Snack in the Elementary Classroom

Snack in the Elementary Classroom

Sometimes I think my students come to school completely hollow on the inside. It doesn’t matter what their parents fed them for breakfast. They may have had a six-egg omelette, nine pancakes or a gallon of oatmeal (or all three), but somehow they manage to burn off all calories by the time the bell rings. Other children simply don’t like to eat first thing in the morning. I have no problem with students eating breakfast in the classroom, since I firmly believe that properly nourished students are functioning students. And, honestly, if I didn’t allow students to eat when they need to, I’d be shooting myself in the foot. Anyone who works with children can tell you that it’s impossible to get them to focus on anything when their stomach is sending them “feed me” signals. I can also personally vouch for the bad things that happen when one’s blood-sugar runs low.

from Etsy

Most parents send their children to school with snack. However. Sometimes they forget, sometimes it’s a battle between parent and child (i.e., the parent believes the child is old enough to pack his or her own snack, etc.), and sometimes whatever snack is packed somehow still isn’t enough to get my students through to lunch. Whatever the reasons, hungry children have become prevalent in my classroom. This year I have decided to be proactive. This year, I’m bucking the system. This year, the Upper Elementary classroom is offering snack. I feel like such a rebel!

Just because I’m doing snack, though, doesn’t mean I’m throwing a bag of Goldfish crackers at them and calling it a day. At least, not yet! (Check in with me later in the year; that might change.) I’m trying to tie snack into Practical Life. Things I’ve done:

Making bread in bread machine

  • We made bread in a bread machine. This, unfortunately, took too long to be snack for the day of. I recommend making the bread for the following day and having a different snack available for the present day.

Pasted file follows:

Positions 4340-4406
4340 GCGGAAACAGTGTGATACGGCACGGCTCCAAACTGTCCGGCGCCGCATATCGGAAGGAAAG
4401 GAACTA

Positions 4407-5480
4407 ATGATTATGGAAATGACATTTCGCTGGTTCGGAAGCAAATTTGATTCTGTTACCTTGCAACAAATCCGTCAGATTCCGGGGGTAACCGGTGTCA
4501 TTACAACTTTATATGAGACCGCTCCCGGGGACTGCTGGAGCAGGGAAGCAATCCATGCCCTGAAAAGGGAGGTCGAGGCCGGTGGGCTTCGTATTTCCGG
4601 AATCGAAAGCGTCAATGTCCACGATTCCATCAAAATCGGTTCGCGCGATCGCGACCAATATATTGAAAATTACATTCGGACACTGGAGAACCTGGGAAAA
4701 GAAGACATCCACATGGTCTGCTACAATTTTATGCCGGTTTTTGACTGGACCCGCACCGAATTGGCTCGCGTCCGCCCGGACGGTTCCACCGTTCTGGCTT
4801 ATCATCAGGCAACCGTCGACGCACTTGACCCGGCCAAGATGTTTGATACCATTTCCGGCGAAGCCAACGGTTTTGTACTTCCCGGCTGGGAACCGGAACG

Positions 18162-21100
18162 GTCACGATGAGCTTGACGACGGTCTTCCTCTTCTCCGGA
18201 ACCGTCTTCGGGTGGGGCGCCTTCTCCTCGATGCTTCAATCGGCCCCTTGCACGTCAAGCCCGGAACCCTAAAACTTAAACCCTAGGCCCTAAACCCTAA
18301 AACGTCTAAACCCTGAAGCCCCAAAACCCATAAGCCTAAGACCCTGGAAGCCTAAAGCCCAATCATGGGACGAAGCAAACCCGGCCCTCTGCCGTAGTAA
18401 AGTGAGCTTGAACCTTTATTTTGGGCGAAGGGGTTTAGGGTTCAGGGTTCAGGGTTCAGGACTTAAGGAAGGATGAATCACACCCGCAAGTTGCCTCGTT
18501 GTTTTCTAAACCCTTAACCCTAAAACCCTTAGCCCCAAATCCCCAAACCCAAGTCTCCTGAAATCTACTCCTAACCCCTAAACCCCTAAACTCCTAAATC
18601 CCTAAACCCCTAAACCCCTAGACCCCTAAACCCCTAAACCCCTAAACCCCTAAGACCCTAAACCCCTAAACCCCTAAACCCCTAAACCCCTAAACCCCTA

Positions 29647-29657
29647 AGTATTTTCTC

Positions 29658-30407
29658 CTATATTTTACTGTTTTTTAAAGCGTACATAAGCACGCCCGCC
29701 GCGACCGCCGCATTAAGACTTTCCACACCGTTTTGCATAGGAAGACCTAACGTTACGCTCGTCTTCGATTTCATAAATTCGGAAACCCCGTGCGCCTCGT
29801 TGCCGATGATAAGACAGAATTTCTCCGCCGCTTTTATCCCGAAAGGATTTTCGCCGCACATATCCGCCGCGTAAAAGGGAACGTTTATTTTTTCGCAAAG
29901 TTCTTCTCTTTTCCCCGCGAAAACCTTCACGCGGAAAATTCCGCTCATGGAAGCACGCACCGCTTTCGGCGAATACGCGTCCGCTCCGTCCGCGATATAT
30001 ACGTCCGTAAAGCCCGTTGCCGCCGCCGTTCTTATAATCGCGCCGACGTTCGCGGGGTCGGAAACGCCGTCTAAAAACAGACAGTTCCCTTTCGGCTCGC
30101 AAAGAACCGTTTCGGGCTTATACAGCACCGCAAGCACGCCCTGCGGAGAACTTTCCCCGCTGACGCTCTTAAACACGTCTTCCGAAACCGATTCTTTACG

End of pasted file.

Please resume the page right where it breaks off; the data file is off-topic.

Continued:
• They made toast with butter and jam.
  • I’ve put out raisins, almonds, apple chips, sunflower seeds, banana chips and/or few other items so the students can assemble their own trail mix.
  • I put out apples and an apple slicer.

Things I plan to try:

Celery and peanut butter

  • Celery and almond butter (with raisins if they want to make ants on a log).
  • Apple sandwiches with almond butter, raisins and nuts.
  • Rice cakes with almond butter. Almond butter has a lot of vehicles! We use almond butter to avoid issues with peanut allergies.
  • Veggies with hummus or possibly a yogurt dip?
  • Fruit kabobs with fruit donated by the students.

The idea is to provide snacks that require a little bit of preparation and a minimum of adult supervision. I put out small instruction cards that say how many slices of bread or scoops of raisins, etc. If the students are unfamiliar with a tool (like the apple slicer), often the other students in the classroom are willing to help them. I do have a rule that there only be two people at the snack center at a time. Otherwise, chaos reigns!

Sometimes the students are so excited by the prospect of getting snack that they don’t realize they don’t want it (or don’t like apples). When this happens, they are invited to offer their snack to their classmates. If I have the time, I slice up that piece of toast into small pieces rather than let one person have the whole thing. There are few things cuter than students walking around asking, “Would you like a piece of toast?” The routine of snack is completed with each student washing his or her dishes.

So far, I think snack is a wonderful addition to my classroom.

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